Online dating services market study

Despite the wealth of digital tools that allow people to search for potential partners, and even as one-in-ten Americans are now using one of the many online dating platforms, the vast majority of relationships still begin offline.Even among Americans who have been with their spouse or partner for five years or less, fully 88% say that they met their partner offline–without the help of a dating site. Online dating has jumped among adults under age 25 as well as those in their late 50s and early 60s.The share of 18- to 24-year-olds who use online dating has roughly tripled from 10% in 2013 to 27% today.Women are especially likely to enlist a friend in helping them craft the perfect profile—30% of female online daters have done this, compared with 16% of men.5% of Americans who are in a marriage or committed relationship say they met their significant other online.he romantic industrial complex has dictated for decades that in order to be a fully fledged couple a pair must have a “meet-cute.”It’s the moment of contact: the happenstance of two pairs of eyes locking from across a room, or the leashes of two owners’ dogs becoming accidentally entwined.It is less romantic, society has decided, to meet your partner online — better to make-up a story about the miracle of your meeting rather than explain you carefully picked them out of an online Rolodex of suitors.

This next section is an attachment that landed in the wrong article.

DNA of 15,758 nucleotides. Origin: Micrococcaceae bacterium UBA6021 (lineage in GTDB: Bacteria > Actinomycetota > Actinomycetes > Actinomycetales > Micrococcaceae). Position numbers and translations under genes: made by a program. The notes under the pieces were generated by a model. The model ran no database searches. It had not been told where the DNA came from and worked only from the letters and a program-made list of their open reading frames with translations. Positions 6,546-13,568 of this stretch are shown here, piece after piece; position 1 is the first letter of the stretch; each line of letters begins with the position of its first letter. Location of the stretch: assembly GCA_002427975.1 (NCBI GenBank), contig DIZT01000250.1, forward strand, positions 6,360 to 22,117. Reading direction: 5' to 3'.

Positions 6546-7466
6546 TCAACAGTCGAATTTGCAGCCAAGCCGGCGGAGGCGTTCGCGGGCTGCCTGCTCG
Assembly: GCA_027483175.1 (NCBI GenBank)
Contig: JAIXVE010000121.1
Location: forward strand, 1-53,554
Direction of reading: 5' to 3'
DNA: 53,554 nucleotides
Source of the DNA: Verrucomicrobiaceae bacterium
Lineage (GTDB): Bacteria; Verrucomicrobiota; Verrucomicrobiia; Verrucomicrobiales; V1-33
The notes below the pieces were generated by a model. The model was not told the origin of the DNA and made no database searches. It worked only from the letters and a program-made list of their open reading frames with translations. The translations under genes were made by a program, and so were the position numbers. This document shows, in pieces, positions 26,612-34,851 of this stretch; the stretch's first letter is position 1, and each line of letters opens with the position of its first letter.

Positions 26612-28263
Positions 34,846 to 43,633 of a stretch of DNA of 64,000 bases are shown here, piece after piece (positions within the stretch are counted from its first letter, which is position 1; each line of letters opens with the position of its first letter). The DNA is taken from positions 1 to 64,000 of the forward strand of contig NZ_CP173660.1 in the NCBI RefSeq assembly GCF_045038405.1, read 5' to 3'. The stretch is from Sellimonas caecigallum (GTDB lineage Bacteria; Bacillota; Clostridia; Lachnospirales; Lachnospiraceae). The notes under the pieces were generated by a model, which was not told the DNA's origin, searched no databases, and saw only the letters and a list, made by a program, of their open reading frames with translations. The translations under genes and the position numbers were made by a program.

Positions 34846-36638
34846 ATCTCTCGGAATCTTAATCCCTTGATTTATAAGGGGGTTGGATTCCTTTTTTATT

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Today, 12% of 55- to 64-year-olds report ever using an online dating site or mobile dating app versus only 6% in 2013.

One of the biggest changes that has happened with online dating, is that the market for use has expanded beyond middle aged heterosexuals and LGBTQ individuals — societies that sociologists say first made use of online dating services because of more intense limitations to finding a partner in the physical space.

Today, the number of 18 to 24-year old who use online dating has nearly tripled — increasing from 10 percent in 2013 to 27 percent in 2015.

Today, nearly half of the public knows someone who uses online dating or who has met a spouse or partner via online dating – and attitudes toward online dating have grown progressively more positive.

To be sure, many people remain puzzled that someone would want to find a romantic partner online – 23% of Americans agree with the statement that “people who use online dating sites are desperate” – but in general it is much more culturally acceptable than it was a decade ago.

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